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Voters would get to decide whether to adopt a new method of managing the Alaska Permanent Fund in the November election under a proposal that passed the state House of Representatives on Monday.
The proposal, known as the percent-of-market-value or POMV method, would require a change in statute and allow 5 percent of the value of the $28 billion fund to be used every year to pay dividends. It would take an additional amendment to use a portion of that 5 percent on state government, as some lawmakers favor.
Gov. Frank Murkowski, who supports using permanent fund earnings for state government, urged House members to let voters decide on fund management.
"I need your help and I know that we all want to achieve what we were sent here for and that's to solve problems, accept responsibility and be held accountable," Murkowski told House members.
The current method of managing the fund is based on a five-year average of the value of the fund's earnings. Proponents of the POMV method argue that it would create a stable and regular dividend payout, and inflation-proof the entire fund.
The endowment proposal still must be approved by a two-thirds majority vote in the state Senate and a popular vote of the people in the November election.
The POMV plan passed on a 27-13 vote Monday night, with Republicans and Democrats voting together on both sides of the issue.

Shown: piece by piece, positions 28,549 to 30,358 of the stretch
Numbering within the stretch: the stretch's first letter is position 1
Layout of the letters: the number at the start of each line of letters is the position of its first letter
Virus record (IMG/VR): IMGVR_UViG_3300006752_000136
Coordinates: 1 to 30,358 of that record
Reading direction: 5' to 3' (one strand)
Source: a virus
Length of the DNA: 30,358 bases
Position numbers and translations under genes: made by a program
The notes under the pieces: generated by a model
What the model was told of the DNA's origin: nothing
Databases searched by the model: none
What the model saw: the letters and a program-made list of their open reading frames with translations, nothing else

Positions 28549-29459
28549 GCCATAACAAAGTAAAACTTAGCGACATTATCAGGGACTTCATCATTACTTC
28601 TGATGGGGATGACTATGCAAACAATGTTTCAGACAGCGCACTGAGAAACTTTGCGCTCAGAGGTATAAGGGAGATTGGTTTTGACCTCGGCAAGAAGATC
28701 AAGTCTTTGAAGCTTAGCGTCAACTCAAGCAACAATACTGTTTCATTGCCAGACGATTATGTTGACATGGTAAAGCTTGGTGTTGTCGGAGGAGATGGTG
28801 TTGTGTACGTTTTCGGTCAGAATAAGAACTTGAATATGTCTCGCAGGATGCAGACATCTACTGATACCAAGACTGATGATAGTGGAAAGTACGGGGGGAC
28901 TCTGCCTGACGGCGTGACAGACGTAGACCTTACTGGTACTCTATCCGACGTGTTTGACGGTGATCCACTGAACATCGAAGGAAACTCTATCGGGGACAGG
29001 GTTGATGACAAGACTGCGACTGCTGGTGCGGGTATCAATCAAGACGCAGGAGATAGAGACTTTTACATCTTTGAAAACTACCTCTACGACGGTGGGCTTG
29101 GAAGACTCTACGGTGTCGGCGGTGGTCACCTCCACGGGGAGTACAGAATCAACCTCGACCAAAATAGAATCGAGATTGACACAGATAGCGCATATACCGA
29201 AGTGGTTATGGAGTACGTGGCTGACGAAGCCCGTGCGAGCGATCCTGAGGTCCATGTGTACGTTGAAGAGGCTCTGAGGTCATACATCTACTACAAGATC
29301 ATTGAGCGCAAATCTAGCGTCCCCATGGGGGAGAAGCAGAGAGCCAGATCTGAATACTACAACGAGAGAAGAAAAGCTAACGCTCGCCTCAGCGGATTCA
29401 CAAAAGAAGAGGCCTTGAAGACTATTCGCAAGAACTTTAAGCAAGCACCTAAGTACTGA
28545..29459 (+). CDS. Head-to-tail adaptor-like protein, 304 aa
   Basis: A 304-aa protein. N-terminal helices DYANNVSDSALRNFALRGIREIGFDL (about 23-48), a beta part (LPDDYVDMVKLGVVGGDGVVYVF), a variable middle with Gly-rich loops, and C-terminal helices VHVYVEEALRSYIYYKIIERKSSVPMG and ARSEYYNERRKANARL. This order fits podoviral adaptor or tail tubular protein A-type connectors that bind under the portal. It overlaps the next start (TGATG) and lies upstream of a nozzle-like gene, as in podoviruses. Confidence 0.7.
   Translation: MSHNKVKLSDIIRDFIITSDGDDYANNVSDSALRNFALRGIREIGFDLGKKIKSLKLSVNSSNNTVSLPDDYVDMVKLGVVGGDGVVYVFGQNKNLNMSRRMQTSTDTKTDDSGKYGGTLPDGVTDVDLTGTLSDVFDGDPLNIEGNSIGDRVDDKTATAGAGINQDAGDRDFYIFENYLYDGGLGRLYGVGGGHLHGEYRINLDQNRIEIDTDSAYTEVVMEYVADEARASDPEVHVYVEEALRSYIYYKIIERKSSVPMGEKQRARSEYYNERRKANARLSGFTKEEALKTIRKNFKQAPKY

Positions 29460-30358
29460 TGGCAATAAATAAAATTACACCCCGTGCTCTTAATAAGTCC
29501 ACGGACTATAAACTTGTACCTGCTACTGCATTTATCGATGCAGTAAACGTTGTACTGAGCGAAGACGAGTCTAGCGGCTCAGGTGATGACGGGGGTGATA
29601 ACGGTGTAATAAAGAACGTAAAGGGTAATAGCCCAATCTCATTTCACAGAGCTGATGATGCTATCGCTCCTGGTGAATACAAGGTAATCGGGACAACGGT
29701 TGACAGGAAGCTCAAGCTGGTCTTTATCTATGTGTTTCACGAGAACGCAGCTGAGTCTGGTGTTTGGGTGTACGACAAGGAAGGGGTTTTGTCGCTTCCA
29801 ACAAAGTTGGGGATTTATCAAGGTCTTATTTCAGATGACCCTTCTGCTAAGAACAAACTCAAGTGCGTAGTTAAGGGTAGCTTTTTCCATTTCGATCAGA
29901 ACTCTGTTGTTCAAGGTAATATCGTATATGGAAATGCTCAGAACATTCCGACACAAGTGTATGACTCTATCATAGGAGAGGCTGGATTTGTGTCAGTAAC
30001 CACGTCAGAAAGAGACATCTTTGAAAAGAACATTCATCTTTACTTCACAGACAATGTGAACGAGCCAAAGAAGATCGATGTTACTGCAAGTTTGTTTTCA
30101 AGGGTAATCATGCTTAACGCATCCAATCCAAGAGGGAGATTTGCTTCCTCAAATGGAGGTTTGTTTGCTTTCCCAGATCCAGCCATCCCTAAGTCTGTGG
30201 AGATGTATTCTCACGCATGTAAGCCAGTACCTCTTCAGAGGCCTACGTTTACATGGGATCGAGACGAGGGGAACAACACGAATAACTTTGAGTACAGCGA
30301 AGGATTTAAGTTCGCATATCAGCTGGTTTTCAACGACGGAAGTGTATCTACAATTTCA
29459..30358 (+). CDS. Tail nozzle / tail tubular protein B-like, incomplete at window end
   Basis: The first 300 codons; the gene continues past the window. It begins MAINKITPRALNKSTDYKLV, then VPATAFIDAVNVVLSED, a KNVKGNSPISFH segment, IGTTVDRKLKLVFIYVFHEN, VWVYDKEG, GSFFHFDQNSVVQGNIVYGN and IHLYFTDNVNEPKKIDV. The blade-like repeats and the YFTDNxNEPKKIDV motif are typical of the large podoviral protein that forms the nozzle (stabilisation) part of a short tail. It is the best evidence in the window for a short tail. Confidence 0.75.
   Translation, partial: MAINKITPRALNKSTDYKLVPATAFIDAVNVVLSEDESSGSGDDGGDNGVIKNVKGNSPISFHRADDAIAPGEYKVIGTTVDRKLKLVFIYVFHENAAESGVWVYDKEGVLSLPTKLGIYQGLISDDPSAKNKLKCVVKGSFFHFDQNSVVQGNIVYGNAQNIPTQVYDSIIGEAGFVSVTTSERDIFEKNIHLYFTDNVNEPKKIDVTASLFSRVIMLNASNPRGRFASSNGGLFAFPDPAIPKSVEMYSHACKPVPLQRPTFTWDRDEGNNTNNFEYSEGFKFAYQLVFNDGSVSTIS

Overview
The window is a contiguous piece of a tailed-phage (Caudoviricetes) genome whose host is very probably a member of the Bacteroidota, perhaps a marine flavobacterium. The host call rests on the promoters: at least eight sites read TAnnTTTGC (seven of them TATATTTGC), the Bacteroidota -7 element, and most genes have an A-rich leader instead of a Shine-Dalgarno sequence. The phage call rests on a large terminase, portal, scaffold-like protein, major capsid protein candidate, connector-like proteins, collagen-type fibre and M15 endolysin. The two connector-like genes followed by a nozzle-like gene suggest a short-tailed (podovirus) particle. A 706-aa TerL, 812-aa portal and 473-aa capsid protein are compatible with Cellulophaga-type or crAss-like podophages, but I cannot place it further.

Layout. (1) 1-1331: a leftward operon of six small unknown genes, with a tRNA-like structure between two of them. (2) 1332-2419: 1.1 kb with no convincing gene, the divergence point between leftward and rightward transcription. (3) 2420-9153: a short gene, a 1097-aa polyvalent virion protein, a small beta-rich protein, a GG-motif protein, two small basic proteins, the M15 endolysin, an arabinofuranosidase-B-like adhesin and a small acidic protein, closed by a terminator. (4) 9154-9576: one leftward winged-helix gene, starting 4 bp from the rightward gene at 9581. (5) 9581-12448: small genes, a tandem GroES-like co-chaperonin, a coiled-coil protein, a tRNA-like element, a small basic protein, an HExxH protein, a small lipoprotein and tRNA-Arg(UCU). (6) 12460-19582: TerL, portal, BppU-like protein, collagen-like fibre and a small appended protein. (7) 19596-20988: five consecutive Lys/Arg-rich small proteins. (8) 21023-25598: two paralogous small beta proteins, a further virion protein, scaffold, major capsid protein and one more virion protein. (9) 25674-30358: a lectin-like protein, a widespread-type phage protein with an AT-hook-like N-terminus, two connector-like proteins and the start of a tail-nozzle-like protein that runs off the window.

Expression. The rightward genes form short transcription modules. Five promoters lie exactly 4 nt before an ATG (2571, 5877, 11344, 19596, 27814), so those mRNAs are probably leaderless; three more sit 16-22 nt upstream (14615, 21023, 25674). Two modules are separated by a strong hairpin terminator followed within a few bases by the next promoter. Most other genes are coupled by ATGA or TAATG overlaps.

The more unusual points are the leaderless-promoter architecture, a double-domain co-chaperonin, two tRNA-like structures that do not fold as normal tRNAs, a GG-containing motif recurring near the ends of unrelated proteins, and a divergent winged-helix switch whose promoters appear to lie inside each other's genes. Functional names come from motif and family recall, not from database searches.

Five percent of the fund would equal about $1.4 billion this year. If split between annual dividend checks and state services, it would provide about $700 million for dividends and $700 million to cover the fiscal gap.
POMV proponents estimate the system would provide a few hundred dollars more in each resident's dividend the first year before dividends leveled off. Fund trustees estimated this year that $605 million was available for dividends.
Murkowski said the decline of the state budget has resulted in less money for schools, utilities and public safety. However, the governor said the money from the permanent fund should be used to help pay for education.
"I want to point out that this idea of using 5 percent of the earnings for dividends and education, including K-12 and the university, is part of a comprehensive plan in addition to additional revenue, which I suggested you review and reflect on," he said.
Murkowski repeated his opposition to a state income tax, saying it would "cost jobs, not create jobs."
Rep. Les Gara, D-Anchorage, said he supports the POMV concept but opposes using the permanent fund for government before discussing other options, such as taxing oil companies.
"It was important for me to not be misperceived because in an ideal world I would like POMV as part of the fiscal plan," Gara said. "Unfortunately, this is a world where House Bill 298 is going to be read across the floor very soon and it's going to then say what happens to the dividend."
He said using the permanent fund inequitably takes the same amount from the poor as it does the wealthy. He called the plan a "one-legged stool."
Rep. Beth Kerttula, D-Juneau, said she opposes going straight to the permanent fund to solve the fiscal gap without a fiscal plan in place.
"I've been really consistent that I just couldn't take my first step as being permanent fund only," she said.
House Speaker Pete Kott, R-Eagle River, said the House will take up the proposal to use the fund for state government today. He said there will be proposed amendments to the bill. One would send 60 percent to dividends and 40 percent to government.
Another amendment would divide it three ways between dividends, state government and municipal governments, Kott said.
Timothy Inklebarger can be reached at firstname.lastname@example.org.